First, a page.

In its most basic form, a double ball nut is essentially two single ball nuts that have been tensioned against each other to induce preload. Three common methods for inducing preload in a double nut are:
- With a spacer ring between the ball nut halves
- With a spring between the ball nut halves
- By creating an offset in the lead
The geometry of double nuts differs from that of single nuts in that double nuts, when preloaded, produce two-point contact between the balls and raceways, whereas preloaded single nuts have four-point contact. This four-point contact causes differential slip, or partial sliding, which increases heat generation and results in premature wear. And depending on loading conditions, the four-point contact of single nuts can also reduce life expectancy.
Despite the fact that they incorporate two single nuts, double ball nuts do not have higher load capacities than single ball nuts. This is because the tension between the nuts forces them in opposite axial directions, so only one nut will take the load coming from a given direction.
As the above illustration shows, both nuts experience a force, Fa0, due to the preload. When an external force, Fa, is applied to ball nut A, the resulting force on nut A becomes:
FA = Fa0 + (Fa – Fa’)
Fa0 = preload force
Fa – Fa’ = the amount of the applied force that exceeds the preload force
This can be approximated as:
FA = Fa0 + ½ * Fa
We’ll explore the equations for elastic deformation of each ball nut in a future post, but in short, both ball nuts experience some deflection caused by the preload. When an external force is applied, it causes nut A to deflect by an additional amount. Conversely, the deflection in nut B decreases by the same amount.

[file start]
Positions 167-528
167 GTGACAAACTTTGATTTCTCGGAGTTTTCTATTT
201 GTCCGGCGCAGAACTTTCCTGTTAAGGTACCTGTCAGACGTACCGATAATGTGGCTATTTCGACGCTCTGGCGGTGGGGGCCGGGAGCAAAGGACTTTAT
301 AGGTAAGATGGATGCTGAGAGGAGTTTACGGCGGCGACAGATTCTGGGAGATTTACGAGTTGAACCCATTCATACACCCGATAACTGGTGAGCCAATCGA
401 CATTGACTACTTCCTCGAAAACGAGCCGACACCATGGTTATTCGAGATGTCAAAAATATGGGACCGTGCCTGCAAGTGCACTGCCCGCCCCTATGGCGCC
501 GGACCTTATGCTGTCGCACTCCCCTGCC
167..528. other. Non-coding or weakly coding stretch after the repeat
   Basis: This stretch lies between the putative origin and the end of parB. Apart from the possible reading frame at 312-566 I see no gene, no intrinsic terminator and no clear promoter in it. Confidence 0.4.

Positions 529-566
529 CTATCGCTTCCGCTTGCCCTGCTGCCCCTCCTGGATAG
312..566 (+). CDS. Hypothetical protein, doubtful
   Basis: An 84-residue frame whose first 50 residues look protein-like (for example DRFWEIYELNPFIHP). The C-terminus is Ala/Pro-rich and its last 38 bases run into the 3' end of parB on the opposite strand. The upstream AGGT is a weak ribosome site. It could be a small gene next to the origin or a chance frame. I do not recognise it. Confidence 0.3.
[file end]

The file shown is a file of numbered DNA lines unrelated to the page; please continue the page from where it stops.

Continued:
When a spacer ring is used in a double nut assembly, the amount of preload is determined by the thickness of the spacer. If the spacer is not perfectly flat, or if the two nut halves are not exactly perpendicular to the spacer, this preload method can cause inconsistency in the contact angle of the balls. However, when machined to a high tolerance, this design has consistent friction torque and produces extremely smooth motion.
The use of a spring between the nut halves eliminates the concern of spacer flatness, but the maximum thrust force that can be applied is limited by the spring. If the stiffness of the spring is overcome by the thrust force, the spring will collapse and preload will be lost. However, with this method, wear has no effect on preload, since the spring adjusts to the given conditions.
The lead offset method differs in structure from the spacer and spring designs, but provides the same end result. In this method, an offset of the lead is produced during manufacturing. The offset is located approximately halfway down the nut body and produces preload via two-point contact of the balls. Lead offset ball nuts typically have fewer active ball grooves, which reduces load capacity, and therefore, dynamic life. However, the single housing makes the lead offset design more compact than designs that incorporate two separate ball nuts. Despite using only one nut body, some manufacturers refer to this nut type as a “double nut,” since it produces two-point contact of the balls with the raceways. For screws with multiple starts, a similar effect can be achieved by shifting the lead between thread starts, rather than shifting within a single thread start.
Feature image credit: THK